"I've never been able to buckle down and make work that is politically correct or representative of a group of people," said Bustamante. "I'm not a good spokesperson at all. This work grew out the rebellion of the idea of wanting to make that kind of work. Of course, the work was vastly political and exactly about the issues that were on the table at this time. It was born out of this refusal to line up and be counted."
Bustamante began by asking white men to come on stage, then people with an inner white man, then people who were hungry, then people who knew a hungry white man. The participants lined up and each took a bite from her strategically-placed burrito. Bustamante was doing the unthinkable, skewering some sacred forms within the very tradition she was working in — performance art and the liberal tendency to political correctness.
Bustamante reached her largest audience — and perhaps her greatest level of subversion — with her character Rosa, an exhibitionist, who she appeared as on the "Joan Rivers Show" in 1992. The performance artist got the opportunity to be on the show when a friend of hers, an actual exhibitionist, was unable to appear and referred the producers to Bustamante.
"I told them that I was an exhibitionist," said Bustamante, "but I told them that I had an alter ego that was an exhibitionist. What they want on this type of television is entertaining stories and that's what I gave them, what they wanted."
The goal was to get a free trip to New York and introduce a few new words to the general television viewer and Bustamante succeeded on both accounts. Joan Rivers, as it happened, rose to the occasion and indulged in a game of talk show cat and mouse as she tried to deflect everything Bustamante could dish out.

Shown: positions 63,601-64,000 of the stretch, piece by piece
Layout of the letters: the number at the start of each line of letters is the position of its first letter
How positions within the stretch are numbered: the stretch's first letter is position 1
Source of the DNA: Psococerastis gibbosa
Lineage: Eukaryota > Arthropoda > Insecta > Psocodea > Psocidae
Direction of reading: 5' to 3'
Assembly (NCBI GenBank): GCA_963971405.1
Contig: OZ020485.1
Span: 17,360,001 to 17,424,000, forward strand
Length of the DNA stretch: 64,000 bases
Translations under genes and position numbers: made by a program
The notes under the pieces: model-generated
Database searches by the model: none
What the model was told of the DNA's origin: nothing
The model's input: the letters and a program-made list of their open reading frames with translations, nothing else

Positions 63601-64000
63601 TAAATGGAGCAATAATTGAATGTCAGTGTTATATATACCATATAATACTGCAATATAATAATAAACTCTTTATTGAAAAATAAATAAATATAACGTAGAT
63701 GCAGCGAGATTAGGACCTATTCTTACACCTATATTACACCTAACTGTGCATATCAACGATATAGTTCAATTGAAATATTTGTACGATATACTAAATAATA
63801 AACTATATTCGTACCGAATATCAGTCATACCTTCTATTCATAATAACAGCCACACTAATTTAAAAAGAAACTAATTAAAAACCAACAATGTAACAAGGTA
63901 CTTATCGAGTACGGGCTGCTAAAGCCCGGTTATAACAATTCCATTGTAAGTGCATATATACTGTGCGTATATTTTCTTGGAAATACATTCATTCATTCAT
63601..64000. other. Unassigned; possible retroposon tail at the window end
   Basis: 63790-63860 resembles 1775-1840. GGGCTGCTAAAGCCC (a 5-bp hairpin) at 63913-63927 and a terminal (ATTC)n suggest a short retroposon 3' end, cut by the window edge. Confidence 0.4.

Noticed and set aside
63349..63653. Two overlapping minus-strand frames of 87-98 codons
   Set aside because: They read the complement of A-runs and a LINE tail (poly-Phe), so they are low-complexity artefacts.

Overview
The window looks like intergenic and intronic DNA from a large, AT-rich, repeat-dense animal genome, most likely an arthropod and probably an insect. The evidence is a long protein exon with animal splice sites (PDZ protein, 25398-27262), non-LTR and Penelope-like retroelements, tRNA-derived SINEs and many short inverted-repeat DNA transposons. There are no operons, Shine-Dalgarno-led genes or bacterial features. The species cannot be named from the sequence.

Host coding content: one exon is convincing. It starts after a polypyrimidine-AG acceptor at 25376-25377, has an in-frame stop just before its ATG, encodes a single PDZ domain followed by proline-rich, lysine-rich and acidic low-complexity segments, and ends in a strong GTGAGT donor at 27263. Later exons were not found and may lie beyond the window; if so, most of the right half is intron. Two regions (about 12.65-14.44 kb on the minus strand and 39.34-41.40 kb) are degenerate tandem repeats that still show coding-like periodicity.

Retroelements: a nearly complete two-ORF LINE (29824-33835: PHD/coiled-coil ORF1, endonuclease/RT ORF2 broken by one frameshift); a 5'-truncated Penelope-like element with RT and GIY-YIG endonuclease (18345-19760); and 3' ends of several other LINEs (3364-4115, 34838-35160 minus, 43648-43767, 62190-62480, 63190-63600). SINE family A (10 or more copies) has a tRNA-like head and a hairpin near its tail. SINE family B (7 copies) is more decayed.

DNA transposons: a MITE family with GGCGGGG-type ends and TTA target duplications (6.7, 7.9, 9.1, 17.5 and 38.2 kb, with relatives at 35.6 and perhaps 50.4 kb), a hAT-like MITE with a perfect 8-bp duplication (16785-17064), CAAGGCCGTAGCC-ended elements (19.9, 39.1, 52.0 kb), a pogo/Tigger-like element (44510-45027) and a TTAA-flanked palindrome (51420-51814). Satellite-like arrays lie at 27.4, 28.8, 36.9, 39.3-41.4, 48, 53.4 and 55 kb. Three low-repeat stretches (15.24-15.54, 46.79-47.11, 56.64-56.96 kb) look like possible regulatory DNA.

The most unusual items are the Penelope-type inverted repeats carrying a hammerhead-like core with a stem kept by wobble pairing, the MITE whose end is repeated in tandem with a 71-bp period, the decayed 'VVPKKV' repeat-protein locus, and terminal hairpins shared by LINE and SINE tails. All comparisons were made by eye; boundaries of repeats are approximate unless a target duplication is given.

"Joan Rivers was such a trooper," said Bustamante. "She was amazing in that she could roll with anything, but I would say these crazy stories about this multi-gendered, ambisexual person and she would latch onto the idea of 'Oh! An aquarium! That's interesting!'"
Bustamante also figured out a lot about performance and improv from that appearance — especially in regard to taking something scripted and commandeering it to see where it goes — as well as the nature of titillation. She realized that television takes it to a certain level in order to bring its audience there and then holds back at the last minute. In many ways Bustamante's aesthetic is to keep going pass that safe boundary.
In a career defined by grotesque characterizations and outrageous stunts, it's apparent that Bustamante is not her characters, but merely their vessel.
"I think of a lot of my work as an exposé format as opposed to a modeling format," said Bustamante. "I'm not saying to anybody 'This is the way we should all behave,' I'm exposing a kind of behavior that's present, a compressing of a type of a behavior."
Nao Bustamante will premiere her show, "Let Me," to day, April 19, at 7 p.m., in West Hall Auditorium on the campus of Rensselaer Polytechnic Institute in Troy, N.Y. Admission is free. There will be a reception for the artist immediately after the performance. For more information, call (518) 276-4829.